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I have always saved my figures generated in matplotlib as .png, .pdf and .tikz, which can easily be included in the document with \includegraphics.

matplotlib also has the option to generate lower level .pgf code. It would be neat to also be able to input the .pgf code files using \includegraphics. The file seems to be read, but the output is clipped.

Notice that the enviroment in img.pgf is tikzpicture. I changed the enviroment generated by matplotlib from pgfpicture to tikzpicture. Using the original pgfpicture makes tikzscale throw the error "Requested to scale unscaleable graphic"

Edit: Sorry for the poorly phrased question. MWE below, and rephrased above.

main.tex

\documentclass{article}
\usepackage{graphicx}   %
\usepackage{tikzscale}  %Allows \includegraphics to parse .tikz files and scales according to width
\usepackage{pgf}
\usepackage{tikz}
\usepackage{subcaption}

\begin{document}

\begin{figure}
    \begin{subfigure}[t]{0.3\textwidth}
        \includegraphics[width=\linewidth]{./img.tikz}
        \caption{Tikz figure read by includegraphics and scaled to linewidth by tikzscale}
    \end{subfigure}
\hfill
    \begin{subfigure}[t]{0.3\textwidth}
        \resizebox{\linewidth}{!}{\input{./img.pgf}}       %This works
        \caption{PGF figure read by input and scaled to linewidth by resizebox}
    \end{subfigure}
\hfill
    \begin{subfigure}[t]{0.3\textwidth}
        \includegraphics[width=\linewidth]{./img.pgf} %But I want this
        \caption{PGF figure read by includegraphics and scaled to linewidth by tikzscale}
\end{subfigure}    
\end{figure}


\end{document}

img.pgf

\pgfdeclareradialshading{new}{\pgfqpoint{0bp}{0bp}}{%
 color(0bp)=(blue);
 color(6bp)=(blue!90!black);
 color(20bp)=(black!75!blue);
 color(30bp)=(black!85!blue)}

 \begin{tikzpicture}
    \begin{pgfscope}
        \pgfpathcircle{\pgfpoint{3cm}{0cm}}{1cm}
        \pgfusepath{clip}
        \begin{pgflowlevelscope}{\pgftransformshift{\pgfpoint{3cm}{0cm}}, \pgftransformrotate{45}}
          \pgfpathellipse{\pgfpoint{0cm}{0.5cm}}
                         {\pgfpoint{1.75cm}{0cm}}
                         {\pgfpoint{0cm}{1.55cm}}
          \pgfshadepath{new}{0}
          \pgfusepath{}
        \end{pgflowlevelscope}
      \end{pgfscope}
      {
      \pgftransformshift{\pgfpoint{3cm}{0cm}}
      \pgfset{minimum size=2cm}
      \pgfnode{circle}{center}{pgf}{nodename}{
        \pgfusepath{}}
      }
\end{tikzpicture}

img.tikz

\pgfdeclareradialshading{new}{\pgfqpoint{0bp}{0bp}}{%
 color(0bp)=(blue);
 color(6bp)=(blue!90!black);
 color(20bp)=(black!75!blue);
 color(30bp)=(black!85!blue)}

\begin{tikzpicture}
\begin{scope}
    \clip (-1,0) circle (1cm);
    \draw [fill=black!70] (0, 0) circle (1cm);
    \begin{scope}[transform canvas={xshift=-1cm, rotate=45}]
        \shade [shading=new] (0.00,0.50) ellipse (1.75 and 1.55);
    \end{scope}
    \node (nodename) at (-1, 0) [circle, minimum size = 2cm] {tikz};
\end{scope}
\end{tikzpicture}
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    .pgf isn't a known extension, presumably these are simply Tex files that you input with \input ? that said you could define a .pgf handler for that extension. it would help if you provided a test file on your question and said whether you were using pdftex or xetex or luatex etc as graphics handling is system dependent Feb 12, 2022 at 18:45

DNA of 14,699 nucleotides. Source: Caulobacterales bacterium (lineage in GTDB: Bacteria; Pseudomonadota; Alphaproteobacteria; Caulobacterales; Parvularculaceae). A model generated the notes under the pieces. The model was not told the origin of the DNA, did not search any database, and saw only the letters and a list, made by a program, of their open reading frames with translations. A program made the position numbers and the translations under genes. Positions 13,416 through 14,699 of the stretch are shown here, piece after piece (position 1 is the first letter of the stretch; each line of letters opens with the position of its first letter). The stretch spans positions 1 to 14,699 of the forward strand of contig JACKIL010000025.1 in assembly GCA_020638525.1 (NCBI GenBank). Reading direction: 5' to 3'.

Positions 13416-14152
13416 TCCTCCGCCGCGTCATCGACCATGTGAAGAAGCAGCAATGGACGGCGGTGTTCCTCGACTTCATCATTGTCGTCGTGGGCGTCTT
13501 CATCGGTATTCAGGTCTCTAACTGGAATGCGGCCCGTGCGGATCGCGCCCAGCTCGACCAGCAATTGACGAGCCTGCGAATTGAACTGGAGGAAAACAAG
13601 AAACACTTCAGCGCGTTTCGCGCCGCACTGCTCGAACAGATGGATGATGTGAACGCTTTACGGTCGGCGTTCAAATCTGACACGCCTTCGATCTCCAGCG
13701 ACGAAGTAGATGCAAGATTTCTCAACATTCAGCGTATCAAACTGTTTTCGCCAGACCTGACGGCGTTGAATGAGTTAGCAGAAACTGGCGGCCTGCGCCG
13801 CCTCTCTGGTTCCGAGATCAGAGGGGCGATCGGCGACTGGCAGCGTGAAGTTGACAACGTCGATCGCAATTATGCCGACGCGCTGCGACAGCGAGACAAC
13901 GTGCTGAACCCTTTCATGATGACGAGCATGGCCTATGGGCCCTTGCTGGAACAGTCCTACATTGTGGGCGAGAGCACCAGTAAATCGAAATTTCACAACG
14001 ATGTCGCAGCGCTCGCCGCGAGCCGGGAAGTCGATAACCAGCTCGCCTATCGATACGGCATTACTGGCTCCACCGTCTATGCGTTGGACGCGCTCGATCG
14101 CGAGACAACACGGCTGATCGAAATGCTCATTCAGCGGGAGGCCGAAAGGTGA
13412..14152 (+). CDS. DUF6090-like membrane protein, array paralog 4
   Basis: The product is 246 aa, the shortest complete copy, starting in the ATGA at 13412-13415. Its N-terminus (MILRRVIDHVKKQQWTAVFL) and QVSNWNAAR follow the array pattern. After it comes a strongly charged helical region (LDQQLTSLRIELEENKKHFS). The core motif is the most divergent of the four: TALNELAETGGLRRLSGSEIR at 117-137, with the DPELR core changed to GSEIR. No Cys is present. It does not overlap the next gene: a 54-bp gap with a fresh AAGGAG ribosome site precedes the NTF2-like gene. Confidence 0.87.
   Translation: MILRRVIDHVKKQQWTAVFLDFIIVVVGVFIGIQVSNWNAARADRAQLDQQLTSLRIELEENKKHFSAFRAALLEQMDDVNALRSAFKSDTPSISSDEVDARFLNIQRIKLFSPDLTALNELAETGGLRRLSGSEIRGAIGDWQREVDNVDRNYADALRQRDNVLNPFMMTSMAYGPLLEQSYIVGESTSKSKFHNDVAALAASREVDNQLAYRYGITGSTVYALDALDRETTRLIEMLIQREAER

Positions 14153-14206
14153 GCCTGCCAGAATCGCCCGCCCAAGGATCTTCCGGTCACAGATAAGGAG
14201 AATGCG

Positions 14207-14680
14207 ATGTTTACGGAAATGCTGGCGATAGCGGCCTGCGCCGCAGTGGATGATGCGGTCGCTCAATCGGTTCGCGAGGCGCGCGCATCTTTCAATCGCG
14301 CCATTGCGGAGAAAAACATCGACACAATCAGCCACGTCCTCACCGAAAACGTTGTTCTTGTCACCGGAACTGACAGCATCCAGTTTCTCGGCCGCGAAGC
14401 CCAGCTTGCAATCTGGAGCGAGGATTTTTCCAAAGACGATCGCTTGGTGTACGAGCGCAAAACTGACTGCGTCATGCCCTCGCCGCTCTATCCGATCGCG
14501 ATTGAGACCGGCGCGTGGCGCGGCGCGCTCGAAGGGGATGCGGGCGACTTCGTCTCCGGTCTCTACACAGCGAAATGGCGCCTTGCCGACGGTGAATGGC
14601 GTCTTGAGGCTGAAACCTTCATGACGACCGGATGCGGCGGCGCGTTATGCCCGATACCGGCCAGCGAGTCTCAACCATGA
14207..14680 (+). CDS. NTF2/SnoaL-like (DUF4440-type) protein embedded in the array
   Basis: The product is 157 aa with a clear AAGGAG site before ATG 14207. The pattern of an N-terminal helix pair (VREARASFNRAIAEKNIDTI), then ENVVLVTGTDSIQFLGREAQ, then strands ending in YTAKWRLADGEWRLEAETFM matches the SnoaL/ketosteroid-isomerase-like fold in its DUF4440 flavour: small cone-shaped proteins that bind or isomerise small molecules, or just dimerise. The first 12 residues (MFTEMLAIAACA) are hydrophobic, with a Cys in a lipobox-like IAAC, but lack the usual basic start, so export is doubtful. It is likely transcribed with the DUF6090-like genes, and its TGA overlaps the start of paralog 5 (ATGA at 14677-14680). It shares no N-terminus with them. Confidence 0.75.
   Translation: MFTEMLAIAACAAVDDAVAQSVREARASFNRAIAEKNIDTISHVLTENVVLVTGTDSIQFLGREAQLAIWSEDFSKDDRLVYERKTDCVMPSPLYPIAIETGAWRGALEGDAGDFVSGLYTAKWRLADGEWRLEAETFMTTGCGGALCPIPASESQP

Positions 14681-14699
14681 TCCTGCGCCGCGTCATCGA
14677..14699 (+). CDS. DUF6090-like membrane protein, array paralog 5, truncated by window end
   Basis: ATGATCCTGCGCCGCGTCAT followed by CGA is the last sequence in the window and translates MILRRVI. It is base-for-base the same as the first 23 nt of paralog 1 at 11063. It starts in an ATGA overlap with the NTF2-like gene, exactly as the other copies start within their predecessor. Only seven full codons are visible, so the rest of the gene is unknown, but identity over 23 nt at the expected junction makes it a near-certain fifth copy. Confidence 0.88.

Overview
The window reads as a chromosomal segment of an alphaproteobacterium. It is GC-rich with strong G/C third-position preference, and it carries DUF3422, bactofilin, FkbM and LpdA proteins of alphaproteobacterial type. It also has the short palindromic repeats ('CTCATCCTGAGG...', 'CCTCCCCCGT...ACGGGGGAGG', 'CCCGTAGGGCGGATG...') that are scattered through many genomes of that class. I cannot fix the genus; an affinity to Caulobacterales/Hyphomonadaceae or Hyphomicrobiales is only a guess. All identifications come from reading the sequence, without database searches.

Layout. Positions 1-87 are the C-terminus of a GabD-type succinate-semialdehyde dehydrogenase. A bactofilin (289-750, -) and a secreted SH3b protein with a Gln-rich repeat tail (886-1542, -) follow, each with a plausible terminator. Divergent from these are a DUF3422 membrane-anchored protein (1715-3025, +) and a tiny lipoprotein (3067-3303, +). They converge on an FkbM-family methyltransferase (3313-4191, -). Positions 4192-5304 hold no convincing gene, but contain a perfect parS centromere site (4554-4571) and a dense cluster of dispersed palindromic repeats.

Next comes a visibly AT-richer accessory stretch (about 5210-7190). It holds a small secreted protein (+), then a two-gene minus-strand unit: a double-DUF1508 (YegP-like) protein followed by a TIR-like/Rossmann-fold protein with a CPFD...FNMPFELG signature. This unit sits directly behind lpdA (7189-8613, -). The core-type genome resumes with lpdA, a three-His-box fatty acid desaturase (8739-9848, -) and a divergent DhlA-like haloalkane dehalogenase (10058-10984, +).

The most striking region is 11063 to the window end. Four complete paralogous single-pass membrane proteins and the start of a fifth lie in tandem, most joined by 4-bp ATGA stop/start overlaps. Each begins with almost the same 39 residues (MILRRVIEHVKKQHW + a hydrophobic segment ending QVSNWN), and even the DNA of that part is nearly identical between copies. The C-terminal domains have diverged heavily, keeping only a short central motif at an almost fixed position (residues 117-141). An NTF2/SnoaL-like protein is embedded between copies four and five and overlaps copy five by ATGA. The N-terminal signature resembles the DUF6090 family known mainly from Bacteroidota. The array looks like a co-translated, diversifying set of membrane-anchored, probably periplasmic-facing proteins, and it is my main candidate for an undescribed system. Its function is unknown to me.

• you seem to imply .tikz works in includegraphcs, that would not work by default, whatever code you are using to make that work would also work for .pgf Feb 12, 2022 at 20:41
  • hmm OK I wasn't aware of the tikzscale package, as far as I can see that covers pgf and tikz, which is why you get something for your last image (rather than simply failing to recognise pgf ar all) if you rename img.pgf to img2.tikz and then use the \includegraphics you still get the same result with just the left sector of the circle. Might need someone with better tikz knowledge than me to debug Feb 13, 2022 at 9:41
  • Yeah, I tried to replace the pgfpicture enviroment with tikzpicture, and change the extension to .tikz. Seems the scaling is messed up. Feb 13, 2022 at 18:05

1 Answer 1

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You can convert all your TikZ pictures to PDF and load these pictures as PDF. This has second benefit: you need not wait for processing all your (maybe huge) TikZ pictures in every TeX run on your document.

The conversion can be done as follows. Create a separate document, put TikZ picture at separate page of such document and without page numbers and headers. Process such document by TeX and create PDF output. Then do:

pdfcrop output.pdf
pdfseprate output-crop.pdf pic-%d.pdf

Your pictures are saved in pic-1.pdf, pic-2.pdf etc.

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  • Did what you suggest here for my MSc thesis. Had a separate document to compile tikz with externalize, and a fancy-pancy preamble which recreated the names- and folders from /tikzfiles/ in the externalized /tikzfigs/ folders. In other words, the pdf's had the correct names, and were saved in the correct location, not just as fig-0, fig-1, etc, in a bucket. Switched to .pdf and .png with full .tex backend in matplotlib after that. Now, I just want to see if the workflow can be really smooth. Seems neat to include the low level pgf code generated by matplotlib. Feb 13, 2022 at 7:01

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